Today, when developing an application, it is oftentimes difficult to predict how the application will react under real-world conditions. In other words, it is difficult to predict security vulnerabilities of an application prior to and during development and/or before completion. Frequently, upon completion, a developer will have to modify the application in order to adhere to real-world conditions and threats of attacks. This modification can consume many hours of programming time and delay application deployment—each of which is very expensive.
Traditionally, designing for application security is oftentimes random and does not produce effective results. As a result, applications and data associated therewith are left vulnerable to threats and uninvited attacks. In most cases, the typical software practitioner lacks the expertise to effectively predict vulnerabilities and associated attacks.
While many threats and attacks can be estimated with some crude level of certainty, others cannot. For those security criterions that can be estimated prior to development, this estimate most often requires a great amount of research and guesswork in order to most accurately determine the criterion. The conventional guesswork approach of security analysis is not based upon any founded benchmark. As well, these conventional approaches are not effective or systematic in any way.
Rather, conventional security approaches are based upon a trial-and-error mechanism. In other words, traditional systems tend to be reactive as users lack the expertise necessary to formulate a proactive security mechanism. As such, these traditional trial-and-error approaches lead to costly interruptions and expensive programming time in order to rectify issues as they arise.
In summary, traditional application life cycle development approaches do not proactively (and accurately) address security issues from the beginning to the end of the life cycle. To the contrary, developers often find themselves addressing security and performance issues after the fact—after development is complete. This retroactive modeling approach is extremely costly and time consuming to the application life cycle.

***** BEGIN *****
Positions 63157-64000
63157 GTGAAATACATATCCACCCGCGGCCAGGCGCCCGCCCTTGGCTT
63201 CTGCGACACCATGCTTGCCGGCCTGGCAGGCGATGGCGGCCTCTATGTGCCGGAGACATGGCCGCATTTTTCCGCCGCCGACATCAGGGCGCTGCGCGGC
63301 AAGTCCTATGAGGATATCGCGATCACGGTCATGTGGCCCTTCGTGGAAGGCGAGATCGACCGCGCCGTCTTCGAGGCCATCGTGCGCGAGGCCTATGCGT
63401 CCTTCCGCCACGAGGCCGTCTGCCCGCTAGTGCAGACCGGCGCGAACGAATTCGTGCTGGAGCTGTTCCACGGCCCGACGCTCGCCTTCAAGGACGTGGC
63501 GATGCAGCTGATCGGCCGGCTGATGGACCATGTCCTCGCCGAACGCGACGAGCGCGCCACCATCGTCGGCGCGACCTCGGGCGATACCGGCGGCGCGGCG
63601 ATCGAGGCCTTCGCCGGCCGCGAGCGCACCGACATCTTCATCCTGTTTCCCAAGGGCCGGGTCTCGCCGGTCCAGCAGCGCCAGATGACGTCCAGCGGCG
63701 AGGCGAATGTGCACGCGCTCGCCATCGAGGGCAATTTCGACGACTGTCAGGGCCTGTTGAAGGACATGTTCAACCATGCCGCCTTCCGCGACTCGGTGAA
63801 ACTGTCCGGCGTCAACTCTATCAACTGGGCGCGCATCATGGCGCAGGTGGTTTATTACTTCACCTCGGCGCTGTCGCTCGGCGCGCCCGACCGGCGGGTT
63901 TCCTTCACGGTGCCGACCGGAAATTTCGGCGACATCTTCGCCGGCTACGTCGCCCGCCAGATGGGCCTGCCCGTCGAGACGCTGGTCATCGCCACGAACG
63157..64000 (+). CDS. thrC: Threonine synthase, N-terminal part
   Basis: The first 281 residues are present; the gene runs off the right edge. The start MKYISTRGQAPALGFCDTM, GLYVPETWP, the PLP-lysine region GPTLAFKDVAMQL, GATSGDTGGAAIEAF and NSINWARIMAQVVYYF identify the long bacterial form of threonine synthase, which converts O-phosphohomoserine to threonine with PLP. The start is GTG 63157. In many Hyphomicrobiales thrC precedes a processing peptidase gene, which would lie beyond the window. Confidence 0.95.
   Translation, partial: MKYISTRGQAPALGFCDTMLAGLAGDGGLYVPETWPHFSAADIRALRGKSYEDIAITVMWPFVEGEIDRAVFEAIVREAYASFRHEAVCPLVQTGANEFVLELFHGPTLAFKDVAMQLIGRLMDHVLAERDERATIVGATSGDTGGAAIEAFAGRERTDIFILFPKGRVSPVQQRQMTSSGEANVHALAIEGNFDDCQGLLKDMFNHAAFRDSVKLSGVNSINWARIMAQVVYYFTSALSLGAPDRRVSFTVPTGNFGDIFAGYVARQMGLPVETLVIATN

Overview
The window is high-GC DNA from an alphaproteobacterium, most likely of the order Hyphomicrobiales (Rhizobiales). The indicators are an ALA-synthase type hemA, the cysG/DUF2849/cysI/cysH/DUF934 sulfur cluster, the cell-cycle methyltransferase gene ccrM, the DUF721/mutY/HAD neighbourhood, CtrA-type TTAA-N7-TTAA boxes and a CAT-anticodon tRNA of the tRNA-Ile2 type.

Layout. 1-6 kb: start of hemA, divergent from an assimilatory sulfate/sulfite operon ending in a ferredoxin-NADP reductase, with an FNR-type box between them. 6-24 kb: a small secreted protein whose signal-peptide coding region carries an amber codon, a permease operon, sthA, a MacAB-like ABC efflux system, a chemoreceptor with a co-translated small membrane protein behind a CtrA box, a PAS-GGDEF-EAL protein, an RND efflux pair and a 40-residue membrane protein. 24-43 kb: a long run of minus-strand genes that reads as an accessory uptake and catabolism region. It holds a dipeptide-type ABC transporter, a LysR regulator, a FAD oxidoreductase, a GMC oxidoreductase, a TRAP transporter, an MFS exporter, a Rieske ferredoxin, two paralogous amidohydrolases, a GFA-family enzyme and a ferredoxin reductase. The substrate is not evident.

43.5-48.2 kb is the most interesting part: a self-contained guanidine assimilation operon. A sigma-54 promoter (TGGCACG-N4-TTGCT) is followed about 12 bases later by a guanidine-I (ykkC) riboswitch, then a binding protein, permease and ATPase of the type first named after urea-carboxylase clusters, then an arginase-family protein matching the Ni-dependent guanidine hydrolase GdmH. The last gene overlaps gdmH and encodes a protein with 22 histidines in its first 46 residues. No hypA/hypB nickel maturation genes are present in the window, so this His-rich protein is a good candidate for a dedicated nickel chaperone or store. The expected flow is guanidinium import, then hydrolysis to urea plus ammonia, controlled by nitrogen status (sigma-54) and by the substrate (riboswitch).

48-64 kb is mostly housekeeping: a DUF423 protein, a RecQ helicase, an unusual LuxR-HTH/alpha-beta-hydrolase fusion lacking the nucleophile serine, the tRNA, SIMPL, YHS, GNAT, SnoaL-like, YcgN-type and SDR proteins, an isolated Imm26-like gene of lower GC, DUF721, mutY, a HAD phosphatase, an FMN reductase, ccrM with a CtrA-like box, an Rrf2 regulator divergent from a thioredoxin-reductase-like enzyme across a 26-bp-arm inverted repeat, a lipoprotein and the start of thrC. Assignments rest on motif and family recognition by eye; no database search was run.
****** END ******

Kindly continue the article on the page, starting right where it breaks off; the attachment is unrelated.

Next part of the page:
The following presents a simplified summary of the innovation in order to provide a basic understanding of some aspects of the innovation. This summary is not an extensive overview of the innovation. It is not intended to identify key/critical elements of the innovation or to delineate the scope of the innovation. Its sole purpose is to present some concepts of the innovation in a simplified form as a prelude to the more detailed description that is presented later.
The innovation disclosed and claimed herein, in one aspect thereof, comprises a novel approach to security engineering that leverages expertise to enable a user to design, build and deploy secure applications. In doing so, the innovation discloses novel techniques and mechanisms to integrate security into the application development lifecycle and to adapt current software engineering practices and methodologies to include specific security related activities. In one aspect, these activities include identifying security objectives, creating threat models, applying secure design guidelines, patterns and principles, conducting security design inspections, performing regular security code inspections, testing for security, and conducting security deployment inspections to ensure secure configuration.
The innovation enables security to be baked into the application lifecycle. In order to be effective, upfront security design performed against a defined set of security objectives is often required. The subject innovation discloses novel features, techniques, mechanisms and activities for upfront security design. Security objectives can also be balanced against other quality of service attributes such as performance, availability and flexibility requirements and other business objectives such as time to market.